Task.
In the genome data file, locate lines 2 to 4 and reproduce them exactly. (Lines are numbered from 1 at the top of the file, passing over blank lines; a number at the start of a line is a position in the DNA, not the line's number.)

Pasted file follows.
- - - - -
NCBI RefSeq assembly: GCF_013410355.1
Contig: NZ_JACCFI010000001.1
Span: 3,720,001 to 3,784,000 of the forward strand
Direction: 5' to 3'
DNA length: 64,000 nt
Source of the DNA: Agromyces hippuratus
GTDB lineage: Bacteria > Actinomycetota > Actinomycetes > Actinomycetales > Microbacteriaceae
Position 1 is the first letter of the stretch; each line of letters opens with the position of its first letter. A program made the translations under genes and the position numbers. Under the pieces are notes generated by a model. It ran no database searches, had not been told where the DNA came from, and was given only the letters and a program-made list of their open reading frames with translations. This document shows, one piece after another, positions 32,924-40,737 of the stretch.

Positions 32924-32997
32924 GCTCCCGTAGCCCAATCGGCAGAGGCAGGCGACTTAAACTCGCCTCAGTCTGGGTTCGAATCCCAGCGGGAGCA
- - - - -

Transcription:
Contig: NZ_JACCFI010000001.1
Span: 3,720,001 to 3,784,000 of the forward strand
Direction: 5' to 3'